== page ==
22 Al and Betty are at the park flipping coins. Al gets a point if the coin is heads and Betty gets a point if the coin is tails. The first one to get 10 points wins a prize of $16. But with Al leading by a score of 9 to 7, Al s parents and Betty s parents interrupt the game and Al and Betty are told they each have to go home. They decide that rather than finish the game at another time, they should just give out the prize now. Al says that since he was leading, he should get the prize. Betty figures that each point should be worth $1, so Al should get $9 and she should get $7. One of the parents suggests they should figure out the probability that each had of winning and divide the money according to that. How should they divide the money if they take the parent s advice? Explain your results carefully. Pig 22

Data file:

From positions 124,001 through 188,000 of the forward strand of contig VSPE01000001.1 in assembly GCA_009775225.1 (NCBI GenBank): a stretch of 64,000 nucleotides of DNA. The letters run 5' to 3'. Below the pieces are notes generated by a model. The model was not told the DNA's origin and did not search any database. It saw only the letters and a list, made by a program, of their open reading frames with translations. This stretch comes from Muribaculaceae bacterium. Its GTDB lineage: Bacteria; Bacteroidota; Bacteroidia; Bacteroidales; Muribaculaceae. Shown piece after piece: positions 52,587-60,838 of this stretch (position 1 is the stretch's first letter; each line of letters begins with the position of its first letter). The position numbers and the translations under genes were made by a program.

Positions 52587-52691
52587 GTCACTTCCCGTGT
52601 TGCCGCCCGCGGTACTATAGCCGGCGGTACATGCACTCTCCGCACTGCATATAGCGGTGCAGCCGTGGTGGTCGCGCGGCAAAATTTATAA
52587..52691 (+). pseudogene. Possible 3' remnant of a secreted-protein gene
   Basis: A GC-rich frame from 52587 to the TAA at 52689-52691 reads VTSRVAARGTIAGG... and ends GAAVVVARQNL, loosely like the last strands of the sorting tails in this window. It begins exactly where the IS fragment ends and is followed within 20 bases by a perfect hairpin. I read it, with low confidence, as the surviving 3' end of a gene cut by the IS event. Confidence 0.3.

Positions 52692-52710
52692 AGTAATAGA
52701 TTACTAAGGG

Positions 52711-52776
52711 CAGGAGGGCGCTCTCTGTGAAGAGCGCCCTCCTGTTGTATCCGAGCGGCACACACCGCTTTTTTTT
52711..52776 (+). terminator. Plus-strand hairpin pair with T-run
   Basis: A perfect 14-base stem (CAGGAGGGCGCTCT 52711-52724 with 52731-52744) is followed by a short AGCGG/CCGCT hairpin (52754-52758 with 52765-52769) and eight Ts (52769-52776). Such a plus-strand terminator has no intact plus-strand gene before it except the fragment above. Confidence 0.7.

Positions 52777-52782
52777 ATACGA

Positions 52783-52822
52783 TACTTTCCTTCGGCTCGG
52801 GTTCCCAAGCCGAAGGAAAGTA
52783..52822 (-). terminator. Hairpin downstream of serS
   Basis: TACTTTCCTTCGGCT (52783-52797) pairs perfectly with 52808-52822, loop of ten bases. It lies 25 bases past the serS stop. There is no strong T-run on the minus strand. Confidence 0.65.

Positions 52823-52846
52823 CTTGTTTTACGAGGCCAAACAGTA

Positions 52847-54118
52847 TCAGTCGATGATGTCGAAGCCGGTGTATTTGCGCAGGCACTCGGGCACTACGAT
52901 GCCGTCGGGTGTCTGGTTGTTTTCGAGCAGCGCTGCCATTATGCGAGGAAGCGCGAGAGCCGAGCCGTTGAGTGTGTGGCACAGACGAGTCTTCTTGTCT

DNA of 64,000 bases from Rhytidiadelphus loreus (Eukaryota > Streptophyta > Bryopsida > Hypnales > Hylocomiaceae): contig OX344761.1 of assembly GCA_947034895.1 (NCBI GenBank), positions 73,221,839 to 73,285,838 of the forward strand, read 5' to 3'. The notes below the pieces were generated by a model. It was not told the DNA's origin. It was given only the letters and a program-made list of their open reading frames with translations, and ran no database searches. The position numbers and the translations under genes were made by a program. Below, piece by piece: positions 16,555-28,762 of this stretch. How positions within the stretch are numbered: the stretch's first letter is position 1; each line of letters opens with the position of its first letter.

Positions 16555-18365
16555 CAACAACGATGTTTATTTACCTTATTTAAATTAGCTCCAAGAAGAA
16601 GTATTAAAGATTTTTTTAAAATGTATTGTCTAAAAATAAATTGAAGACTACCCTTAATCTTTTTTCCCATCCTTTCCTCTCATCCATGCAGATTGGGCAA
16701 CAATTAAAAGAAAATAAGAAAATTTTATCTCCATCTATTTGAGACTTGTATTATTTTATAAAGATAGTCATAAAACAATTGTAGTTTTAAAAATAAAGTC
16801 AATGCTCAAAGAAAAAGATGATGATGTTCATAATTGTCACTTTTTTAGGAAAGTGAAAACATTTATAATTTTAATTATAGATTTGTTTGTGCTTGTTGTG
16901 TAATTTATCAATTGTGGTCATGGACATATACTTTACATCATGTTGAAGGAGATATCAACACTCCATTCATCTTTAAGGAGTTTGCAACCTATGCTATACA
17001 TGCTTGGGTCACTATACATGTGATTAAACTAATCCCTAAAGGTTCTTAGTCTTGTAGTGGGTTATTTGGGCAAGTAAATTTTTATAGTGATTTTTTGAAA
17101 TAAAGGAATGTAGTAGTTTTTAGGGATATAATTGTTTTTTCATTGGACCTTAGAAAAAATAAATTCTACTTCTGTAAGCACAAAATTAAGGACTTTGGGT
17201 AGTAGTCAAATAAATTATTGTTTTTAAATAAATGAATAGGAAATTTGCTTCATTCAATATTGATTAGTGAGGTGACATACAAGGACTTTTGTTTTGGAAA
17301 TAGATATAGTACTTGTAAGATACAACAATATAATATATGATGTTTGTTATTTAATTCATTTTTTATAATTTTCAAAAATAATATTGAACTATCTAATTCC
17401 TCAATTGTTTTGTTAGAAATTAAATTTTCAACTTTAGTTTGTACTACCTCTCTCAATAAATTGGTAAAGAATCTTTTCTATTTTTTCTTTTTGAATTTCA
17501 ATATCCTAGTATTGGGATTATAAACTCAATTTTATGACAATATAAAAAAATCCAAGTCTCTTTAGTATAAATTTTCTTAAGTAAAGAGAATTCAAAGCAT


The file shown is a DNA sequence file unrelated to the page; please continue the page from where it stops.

23 Cat and Mouse You will need a die and a counter, as well as the game board. Put the counter in the room where the mouse is. Throw the die. The mouse moves to the next room by following the rules: Move in the direction O if you throw an odd number. Move in the direction E if you throw an even number. You win if the mouse gets the cheese. You lose if the mouse runs into the cat. Play the game 10 times and keep track of your wins and losses. Based on your results, is this game fair? Is the game different if you you play by tossing a coin and move in the O direction if you toss a HEAD and move in the E direction if you toss a tail? Play 10 games and count your wins and losses. Based on your results, is this game fair? Pig 23